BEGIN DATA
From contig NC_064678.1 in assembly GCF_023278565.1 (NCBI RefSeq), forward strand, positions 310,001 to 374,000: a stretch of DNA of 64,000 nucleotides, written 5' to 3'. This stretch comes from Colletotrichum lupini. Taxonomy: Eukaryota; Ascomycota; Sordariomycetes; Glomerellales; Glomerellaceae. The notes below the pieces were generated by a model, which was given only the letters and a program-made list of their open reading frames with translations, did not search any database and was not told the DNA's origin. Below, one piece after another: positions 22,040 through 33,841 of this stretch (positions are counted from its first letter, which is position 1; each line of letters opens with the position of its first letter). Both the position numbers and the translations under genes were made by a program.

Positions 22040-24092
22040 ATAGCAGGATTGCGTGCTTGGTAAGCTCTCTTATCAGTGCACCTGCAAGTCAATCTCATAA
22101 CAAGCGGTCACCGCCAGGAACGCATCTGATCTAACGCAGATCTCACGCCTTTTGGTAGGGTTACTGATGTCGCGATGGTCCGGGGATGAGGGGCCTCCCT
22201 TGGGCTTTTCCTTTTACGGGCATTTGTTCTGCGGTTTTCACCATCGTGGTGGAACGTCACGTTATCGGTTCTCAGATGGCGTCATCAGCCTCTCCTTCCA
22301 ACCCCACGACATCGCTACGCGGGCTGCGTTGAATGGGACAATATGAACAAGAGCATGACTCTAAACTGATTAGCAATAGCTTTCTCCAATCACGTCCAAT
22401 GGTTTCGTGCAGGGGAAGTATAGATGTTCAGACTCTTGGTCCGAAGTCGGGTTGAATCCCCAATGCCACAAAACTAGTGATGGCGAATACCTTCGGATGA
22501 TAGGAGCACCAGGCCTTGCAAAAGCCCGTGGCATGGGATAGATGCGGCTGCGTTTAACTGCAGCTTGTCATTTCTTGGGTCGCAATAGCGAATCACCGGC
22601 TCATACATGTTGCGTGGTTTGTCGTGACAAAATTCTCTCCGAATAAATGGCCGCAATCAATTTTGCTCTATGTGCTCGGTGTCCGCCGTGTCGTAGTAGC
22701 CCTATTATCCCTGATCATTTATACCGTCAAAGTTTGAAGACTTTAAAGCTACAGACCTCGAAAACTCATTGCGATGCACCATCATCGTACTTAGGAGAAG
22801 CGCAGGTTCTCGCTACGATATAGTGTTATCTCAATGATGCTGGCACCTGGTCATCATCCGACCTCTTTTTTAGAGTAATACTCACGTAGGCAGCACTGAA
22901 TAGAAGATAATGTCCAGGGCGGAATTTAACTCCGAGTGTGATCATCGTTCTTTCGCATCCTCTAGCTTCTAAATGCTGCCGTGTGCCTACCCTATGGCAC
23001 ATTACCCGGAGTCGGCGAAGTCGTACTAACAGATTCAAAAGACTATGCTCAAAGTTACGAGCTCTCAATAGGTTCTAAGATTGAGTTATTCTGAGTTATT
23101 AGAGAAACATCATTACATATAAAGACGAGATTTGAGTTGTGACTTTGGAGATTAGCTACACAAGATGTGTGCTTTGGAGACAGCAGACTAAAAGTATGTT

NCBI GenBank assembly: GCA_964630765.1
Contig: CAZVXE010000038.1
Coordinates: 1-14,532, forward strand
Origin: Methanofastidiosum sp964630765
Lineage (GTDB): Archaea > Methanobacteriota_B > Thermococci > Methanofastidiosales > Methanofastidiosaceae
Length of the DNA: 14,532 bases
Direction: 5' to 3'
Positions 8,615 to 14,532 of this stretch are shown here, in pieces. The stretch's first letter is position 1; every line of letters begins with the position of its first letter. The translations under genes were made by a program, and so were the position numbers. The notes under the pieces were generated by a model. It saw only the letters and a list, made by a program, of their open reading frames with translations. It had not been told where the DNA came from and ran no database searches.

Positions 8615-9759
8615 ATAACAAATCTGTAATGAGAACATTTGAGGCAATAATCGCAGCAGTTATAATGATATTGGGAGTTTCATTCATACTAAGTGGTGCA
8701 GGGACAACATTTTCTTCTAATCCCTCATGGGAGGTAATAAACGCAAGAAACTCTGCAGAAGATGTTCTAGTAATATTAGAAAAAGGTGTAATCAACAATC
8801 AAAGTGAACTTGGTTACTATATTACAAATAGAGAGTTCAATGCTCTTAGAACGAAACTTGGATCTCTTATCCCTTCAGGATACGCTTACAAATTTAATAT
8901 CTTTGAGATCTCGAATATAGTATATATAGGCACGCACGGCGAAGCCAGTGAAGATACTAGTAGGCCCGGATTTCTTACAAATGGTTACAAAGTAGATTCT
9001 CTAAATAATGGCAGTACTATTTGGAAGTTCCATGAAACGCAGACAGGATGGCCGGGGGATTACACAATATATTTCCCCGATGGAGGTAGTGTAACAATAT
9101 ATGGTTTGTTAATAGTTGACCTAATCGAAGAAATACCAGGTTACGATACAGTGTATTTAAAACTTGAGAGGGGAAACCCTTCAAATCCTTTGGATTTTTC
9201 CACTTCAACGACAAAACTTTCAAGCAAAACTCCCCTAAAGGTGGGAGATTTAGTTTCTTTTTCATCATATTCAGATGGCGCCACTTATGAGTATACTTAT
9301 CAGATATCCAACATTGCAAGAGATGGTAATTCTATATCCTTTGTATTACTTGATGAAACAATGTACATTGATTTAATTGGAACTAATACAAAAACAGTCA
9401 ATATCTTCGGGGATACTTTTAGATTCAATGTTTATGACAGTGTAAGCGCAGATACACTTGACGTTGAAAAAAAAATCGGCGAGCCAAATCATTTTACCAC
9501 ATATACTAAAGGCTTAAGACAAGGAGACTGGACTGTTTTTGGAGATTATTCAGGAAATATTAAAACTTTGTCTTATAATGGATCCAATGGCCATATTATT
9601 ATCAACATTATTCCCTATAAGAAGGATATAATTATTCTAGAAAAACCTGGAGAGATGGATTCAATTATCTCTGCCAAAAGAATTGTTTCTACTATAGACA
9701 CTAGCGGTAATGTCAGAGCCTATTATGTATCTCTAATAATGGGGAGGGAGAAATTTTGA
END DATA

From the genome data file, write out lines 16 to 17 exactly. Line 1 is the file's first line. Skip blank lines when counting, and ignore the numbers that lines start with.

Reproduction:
Contig: CAZVXE010000038.1
Coordinates: 1-14,532, forward strand